The Secret Impeachment Process
One of our most serious and solemn duties as citizens of the United States is electing a President. Overturning an election by removing a duly elected President from office should be equally solemn and serious. Yet, we have seen repeated attempts to impeach President Trump thrown around since before he even took office.
Before President Trump stepped foot in the Oval Office, five Democratic Senators had already introduced a bill threatening impeachment if he did not divert his assets and use a blind trust – which he had already promised and did so when assuming office.
Not yet four months into President Trump’s term, the first Member of Congress, Rep. Al Green (D-TX) called for the President’s impeachment on the House floor. In July 2017, the first articles of impeachment were introduced. Since then, more and more Democrats have called for his impeachment. In fact, 138 of them publicly supported impeachment before the call between President Trump and Ukraine President Volodymyr Zelensky.
In May 2017, the Democrats demanded a special council to oversee a federal investigation to find evidence of President Trump involvement with Russia in the 2016 election. Former FBI Director Robert Mueller was named as Special Counsel, and had the authority to prosecute any crimes uncovered during his investigation and was given wide authority to investigate any Russian election interference. Intelligence Committee Chairman Adam Schiff publicly stated Special Council Mueller had found the evidence they were looking for. After two years and $32 million, Special Council Mueller submitted his report with no evidence of any such collusion.
In September, when Speaker Pelosi announced she would pursue an impeachment inquiry, she took steps to close the process as much as possible. For such drastic action as removing a sitting President, one would hope the process would be as transparent as possible. After the Trump-Zelensky call, Chairman Schiff attempted to mislead the American people by providing a fabricated account of the President’s conversation. I cosponsored a resolution to censure him for lying in committee, which was defeated by Democrats on a party-line vote. Behind closed doors, Chairman Schiff has conducted secret hearings, barring 75 percent of Members of Congress from attending. To make things worse, Chairman Schiff has been selectively leaking testimony to fit his narrative.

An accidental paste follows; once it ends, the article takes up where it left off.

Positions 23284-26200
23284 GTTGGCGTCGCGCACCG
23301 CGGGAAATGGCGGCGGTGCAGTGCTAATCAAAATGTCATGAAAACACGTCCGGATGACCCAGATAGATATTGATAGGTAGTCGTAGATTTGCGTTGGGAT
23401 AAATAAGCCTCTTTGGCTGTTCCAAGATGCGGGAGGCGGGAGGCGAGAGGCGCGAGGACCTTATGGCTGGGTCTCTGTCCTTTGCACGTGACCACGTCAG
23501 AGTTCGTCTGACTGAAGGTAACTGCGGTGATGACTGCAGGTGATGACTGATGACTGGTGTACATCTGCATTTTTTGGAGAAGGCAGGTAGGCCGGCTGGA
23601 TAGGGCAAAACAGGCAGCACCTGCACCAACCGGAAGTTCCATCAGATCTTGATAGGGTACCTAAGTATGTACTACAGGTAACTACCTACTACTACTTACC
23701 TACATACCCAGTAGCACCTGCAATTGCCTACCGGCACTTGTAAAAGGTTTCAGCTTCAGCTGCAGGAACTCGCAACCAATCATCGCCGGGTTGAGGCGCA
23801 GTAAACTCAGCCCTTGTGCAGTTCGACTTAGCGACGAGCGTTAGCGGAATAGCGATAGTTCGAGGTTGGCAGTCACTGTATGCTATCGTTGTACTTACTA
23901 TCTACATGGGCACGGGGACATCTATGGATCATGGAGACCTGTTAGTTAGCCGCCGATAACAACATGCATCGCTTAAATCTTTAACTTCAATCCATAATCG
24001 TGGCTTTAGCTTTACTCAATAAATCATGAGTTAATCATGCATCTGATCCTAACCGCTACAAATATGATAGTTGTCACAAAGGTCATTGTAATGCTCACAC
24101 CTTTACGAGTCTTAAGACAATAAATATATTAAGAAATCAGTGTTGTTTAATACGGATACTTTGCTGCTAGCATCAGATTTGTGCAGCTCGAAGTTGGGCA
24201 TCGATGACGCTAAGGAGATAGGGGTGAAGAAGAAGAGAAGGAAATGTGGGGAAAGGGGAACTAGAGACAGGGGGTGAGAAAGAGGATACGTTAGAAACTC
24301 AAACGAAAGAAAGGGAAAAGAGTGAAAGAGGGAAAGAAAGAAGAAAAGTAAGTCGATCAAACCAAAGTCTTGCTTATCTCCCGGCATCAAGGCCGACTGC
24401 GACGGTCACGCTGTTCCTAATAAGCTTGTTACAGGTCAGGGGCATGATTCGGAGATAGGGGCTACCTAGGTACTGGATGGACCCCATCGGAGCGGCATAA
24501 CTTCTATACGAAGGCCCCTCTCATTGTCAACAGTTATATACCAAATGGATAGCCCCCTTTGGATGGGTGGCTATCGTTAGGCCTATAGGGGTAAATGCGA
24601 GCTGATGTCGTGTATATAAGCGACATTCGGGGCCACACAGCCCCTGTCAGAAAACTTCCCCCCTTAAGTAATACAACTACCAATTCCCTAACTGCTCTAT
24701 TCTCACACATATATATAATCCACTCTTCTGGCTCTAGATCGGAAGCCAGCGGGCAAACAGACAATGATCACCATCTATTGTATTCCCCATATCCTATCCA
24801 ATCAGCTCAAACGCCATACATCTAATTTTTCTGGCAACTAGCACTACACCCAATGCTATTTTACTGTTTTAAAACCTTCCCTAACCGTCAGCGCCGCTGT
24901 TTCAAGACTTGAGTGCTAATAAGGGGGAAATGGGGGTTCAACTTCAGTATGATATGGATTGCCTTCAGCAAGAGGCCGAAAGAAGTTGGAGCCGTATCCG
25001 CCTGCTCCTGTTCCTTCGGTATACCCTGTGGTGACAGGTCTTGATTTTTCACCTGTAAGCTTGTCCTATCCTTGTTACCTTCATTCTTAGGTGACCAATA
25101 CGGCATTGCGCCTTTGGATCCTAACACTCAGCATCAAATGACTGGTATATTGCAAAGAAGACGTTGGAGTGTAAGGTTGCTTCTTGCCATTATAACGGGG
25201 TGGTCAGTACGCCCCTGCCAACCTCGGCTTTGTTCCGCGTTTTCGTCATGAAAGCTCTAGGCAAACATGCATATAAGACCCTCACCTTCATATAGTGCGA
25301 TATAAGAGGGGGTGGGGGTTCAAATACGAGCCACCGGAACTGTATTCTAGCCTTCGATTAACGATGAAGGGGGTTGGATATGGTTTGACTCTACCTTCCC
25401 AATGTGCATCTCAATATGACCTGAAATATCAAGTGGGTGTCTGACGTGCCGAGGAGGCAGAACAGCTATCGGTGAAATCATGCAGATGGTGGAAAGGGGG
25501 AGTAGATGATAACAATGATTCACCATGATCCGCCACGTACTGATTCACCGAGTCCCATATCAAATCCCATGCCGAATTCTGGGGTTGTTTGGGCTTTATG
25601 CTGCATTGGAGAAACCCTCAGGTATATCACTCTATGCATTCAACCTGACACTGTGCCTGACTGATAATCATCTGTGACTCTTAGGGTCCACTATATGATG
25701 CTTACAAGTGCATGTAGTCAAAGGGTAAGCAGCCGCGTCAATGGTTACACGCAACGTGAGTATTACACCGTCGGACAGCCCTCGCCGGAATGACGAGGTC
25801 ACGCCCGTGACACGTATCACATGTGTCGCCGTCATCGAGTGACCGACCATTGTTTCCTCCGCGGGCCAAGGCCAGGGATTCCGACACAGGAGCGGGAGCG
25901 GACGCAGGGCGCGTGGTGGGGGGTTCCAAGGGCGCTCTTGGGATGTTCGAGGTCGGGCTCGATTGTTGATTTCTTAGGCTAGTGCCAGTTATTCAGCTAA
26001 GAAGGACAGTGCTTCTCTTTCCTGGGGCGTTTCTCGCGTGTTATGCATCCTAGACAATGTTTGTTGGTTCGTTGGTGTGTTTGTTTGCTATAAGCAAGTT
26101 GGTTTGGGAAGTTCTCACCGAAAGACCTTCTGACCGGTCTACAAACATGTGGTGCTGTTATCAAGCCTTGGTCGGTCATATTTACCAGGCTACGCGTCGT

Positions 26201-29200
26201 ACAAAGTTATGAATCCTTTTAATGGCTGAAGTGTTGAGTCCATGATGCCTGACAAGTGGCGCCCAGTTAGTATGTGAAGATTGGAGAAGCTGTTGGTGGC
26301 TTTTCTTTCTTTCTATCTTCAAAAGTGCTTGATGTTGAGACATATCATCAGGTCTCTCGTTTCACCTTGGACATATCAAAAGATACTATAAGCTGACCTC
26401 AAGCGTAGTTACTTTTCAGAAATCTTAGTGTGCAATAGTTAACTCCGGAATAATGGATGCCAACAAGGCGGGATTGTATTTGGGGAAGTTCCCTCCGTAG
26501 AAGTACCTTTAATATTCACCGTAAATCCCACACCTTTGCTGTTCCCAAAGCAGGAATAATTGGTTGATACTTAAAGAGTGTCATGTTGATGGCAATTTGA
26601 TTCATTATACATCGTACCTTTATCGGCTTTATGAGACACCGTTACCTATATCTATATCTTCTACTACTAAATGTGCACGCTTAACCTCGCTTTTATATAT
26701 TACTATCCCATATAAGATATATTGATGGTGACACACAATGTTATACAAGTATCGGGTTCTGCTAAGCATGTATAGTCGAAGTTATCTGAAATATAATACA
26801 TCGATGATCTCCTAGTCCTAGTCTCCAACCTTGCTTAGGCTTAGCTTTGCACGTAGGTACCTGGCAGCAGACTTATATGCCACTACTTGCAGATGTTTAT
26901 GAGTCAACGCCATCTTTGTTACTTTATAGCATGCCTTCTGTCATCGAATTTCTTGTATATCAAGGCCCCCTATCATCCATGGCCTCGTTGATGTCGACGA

After over a month of refusing to have a House vote on rules for the impeachment inquiry, Speaker Pelosi finally set up a formal vote, but her resolution falls short of past House precedent. According to the resolution, the Republican minority is constrained for time in questioning witnesses and does not have the right to call witnesses to testify. In an attempt to cement Schiff’s narrative, the White House is not allowed to participate until after two rounds of hearings. The Democrat majority passed this flawed resolution on a party line vote. I voted against it and am severely disappointed in Speaker Pelosi and Chairman Schiff.
Our system of government guarantees due process, but Speaker Pelosi has already made her verdict. Many people disagreed strongly with President Obama, though this was never reason enough to overturn his election. Attempting to remove a President without regard for fairness or due process sets a terrible precedent for the future of our country.